I read the other day that Aspen Publishing initiated a new policy requiring law students to return their textbooks at the end of the semester. The idea seemed crazy, and only lasted a few hours before it was withdrawn under a howl of protest and derision. If this had happened a month earlier, I would have thought it was an April Fool’s joke. The fact that these folks were apparently serious about it probably speaks volumes about the state of  academic publishing.

Publishing is an area where people can make small fortunes today. They start with a large fortune, and by the time they are finished, if they have any fortune left, it will be quite small. There is just too much information available in too many media, much of it available for free, to make this a profitable business.

I used to teach at a law school. I realized that many authors would change their texts every few years. In some subjects, it appeared that the only reason for the new edition was to render the former editions obsolete and, thus, rob them of their value in the resale market. For my money, however, the old books were good enough for my first-years to get the info they needed, and if there had been some big changes in substantive law or procedure I could always supplement the materials by posting cases and articles on my class web page. Thus, I would have a contest to see which student could find the cheapest resold copy of the texts I assigned. Where some books retailed for over $200, I had a student who won one year with a book he got on Amazon for $3.92. (Plus $5.00 shipping.)

When I published my own book on legal ethics, I was teaching as a state school where the rules forbid me from profiting by assigning my own text to my classes. I went to my publisher and got an “e-book only” price of $60.00, versus the retail of $250. My co-author was gracious about me giving away his intellectual property, and some students actually opted to buy the hard-copy book anyway, so he made a few cents.

My brother, who is a full-time college professor, says he gives away the PDF files of his assigned texts, figuring that may students were copying the books anyway, and wanting to make sure they had the most recent version. To the extent he profits from his writing, it is in foreign translations.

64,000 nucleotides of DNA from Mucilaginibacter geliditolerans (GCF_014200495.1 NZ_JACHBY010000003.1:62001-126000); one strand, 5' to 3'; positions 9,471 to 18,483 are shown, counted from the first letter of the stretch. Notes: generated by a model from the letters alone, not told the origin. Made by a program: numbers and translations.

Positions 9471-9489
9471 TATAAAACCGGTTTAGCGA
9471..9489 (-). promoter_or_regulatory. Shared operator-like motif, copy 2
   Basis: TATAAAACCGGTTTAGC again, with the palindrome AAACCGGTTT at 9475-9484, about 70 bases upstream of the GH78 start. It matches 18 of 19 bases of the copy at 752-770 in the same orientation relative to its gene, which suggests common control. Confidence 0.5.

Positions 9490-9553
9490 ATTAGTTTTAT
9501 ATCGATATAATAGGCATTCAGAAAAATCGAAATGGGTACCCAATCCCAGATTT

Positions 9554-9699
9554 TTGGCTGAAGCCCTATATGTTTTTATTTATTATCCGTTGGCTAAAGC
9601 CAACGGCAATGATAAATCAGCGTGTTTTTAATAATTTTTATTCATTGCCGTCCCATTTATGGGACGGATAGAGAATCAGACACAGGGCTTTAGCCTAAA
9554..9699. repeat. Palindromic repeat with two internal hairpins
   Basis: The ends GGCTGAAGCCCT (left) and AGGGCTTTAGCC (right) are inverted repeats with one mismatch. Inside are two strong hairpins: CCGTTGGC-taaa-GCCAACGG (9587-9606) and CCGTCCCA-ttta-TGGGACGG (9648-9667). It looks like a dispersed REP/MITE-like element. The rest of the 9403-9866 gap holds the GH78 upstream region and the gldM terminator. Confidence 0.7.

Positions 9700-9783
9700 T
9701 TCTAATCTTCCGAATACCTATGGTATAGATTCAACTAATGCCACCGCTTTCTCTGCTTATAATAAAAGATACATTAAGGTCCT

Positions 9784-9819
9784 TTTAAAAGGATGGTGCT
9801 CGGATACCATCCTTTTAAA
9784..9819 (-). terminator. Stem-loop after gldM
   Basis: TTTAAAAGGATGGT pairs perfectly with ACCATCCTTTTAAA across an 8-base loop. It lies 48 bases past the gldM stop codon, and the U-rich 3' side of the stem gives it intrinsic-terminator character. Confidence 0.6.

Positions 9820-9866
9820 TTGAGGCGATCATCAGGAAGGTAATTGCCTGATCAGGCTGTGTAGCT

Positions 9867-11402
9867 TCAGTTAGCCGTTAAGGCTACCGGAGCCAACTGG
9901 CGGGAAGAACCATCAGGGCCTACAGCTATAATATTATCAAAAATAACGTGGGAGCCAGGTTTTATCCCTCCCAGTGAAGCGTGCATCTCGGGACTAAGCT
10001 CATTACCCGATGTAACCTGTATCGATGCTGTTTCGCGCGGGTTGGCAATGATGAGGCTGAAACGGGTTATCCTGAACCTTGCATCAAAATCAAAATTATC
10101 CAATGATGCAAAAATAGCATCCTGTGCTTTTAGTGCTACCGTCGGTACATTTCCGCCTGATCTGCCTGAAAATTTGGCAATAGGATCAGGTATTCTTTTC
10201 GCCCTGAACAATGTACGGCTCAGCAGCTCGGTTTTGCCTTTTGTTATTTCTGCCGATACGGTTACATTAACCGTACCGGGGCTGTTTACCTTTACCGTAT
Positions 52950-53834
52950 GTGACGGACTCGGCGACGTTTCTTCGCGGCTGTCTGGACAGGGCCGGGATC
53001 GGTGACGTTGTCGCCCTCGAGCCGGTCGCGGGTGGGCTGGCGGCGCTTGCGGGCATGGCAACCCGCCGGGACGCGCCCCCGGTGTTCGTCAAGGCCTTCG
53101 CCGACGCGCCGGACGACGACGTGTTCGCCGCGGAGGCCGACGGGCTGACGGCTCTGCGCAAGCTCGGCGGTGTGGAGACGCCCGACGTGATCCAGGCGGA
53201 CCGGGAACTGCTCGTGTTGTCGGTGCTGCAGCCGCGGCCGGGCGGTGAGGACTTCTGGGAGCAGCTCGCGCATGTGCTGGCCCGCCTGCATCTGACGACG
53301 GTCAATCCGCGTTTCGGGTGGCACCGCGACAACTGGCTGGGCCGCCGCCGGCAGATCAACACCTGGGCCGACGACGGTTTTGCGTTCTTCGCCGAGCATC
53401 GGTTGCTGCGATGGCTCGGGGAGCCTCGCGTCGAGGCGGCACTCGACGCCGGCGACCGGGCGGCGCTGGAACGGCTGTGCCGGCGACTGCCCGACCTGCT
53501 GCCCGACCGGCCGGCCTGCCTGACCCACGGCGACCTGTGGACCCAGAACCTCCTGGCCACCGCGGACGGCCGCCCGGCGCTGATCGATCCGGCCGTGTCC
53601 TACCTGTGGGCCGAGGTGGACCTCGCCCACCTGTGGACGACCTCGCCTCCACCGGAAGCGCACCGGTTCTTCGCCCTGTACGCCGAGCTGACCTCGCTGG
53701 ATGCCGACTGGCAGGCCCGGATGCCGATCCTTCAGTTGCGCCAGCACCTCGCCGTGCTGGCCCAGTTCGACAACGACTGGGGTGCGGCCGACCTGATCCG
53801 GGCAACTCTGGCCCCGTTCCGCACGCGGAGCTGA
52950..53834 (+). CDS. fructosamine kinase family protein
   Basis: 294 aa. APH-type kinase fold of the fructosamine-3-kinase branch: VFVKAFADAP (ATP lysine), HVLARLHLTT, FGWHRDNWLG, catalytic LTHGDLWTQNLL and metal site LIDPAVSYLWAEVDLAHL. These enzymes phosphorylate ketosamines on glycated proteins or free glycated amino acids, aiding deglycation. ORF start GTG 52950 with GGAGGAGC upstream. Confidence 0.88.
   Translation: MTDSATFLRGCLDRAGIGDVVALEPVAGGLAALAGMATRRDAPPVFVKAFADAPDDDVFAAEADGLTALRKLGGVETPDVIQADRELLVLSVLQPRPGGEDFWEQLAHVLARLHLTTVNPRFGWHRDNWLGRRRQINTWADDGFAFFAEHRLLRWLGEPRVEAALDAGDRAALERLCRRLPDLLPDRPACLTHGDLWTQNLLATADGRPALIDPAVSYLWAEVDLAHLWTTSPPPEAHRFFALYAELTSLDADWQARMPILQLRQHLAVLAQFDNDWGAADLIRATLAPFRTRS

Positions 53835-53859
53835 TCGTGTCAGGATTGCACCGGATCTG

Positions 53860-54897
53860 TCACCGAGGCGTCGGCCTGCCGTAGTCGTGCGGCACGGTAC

All of this is well and good unless you have a business that requires revenue to survive. It is hard to make money giving away your product. Unlike FaceBook, Google and other platforms that can gain revenue by selling proximity advertising or user demographics, academic publishing needs people to buy its products to survive. Someone at Aspen probably just figured that if they could destroy the secondary market in the print versions of their books (they were going to let the students keep the e-book versions), they might be able to eke out a few more quarters of profit. I know their pain.

I am incoming president of the Connecticut Bar Association. A few years ago, we tried to enter the book publishing business. When I came aboard, we had enough unsold books in our basement to satisfy the market, at the rate we were selling our back-list, for a few centuries. I set up tables at our headquarters and tried to give them away. We still have hundreds of surplus books that with each passing day become less relevant and useful. The next step is the dumpster.

Where will all this end up? I have no idea. There are some in the “copywrong” community who think that allowing people to control access to information and ideas violates some important basic human principles. All I know is that I am never going to make a small fortune in publishing.

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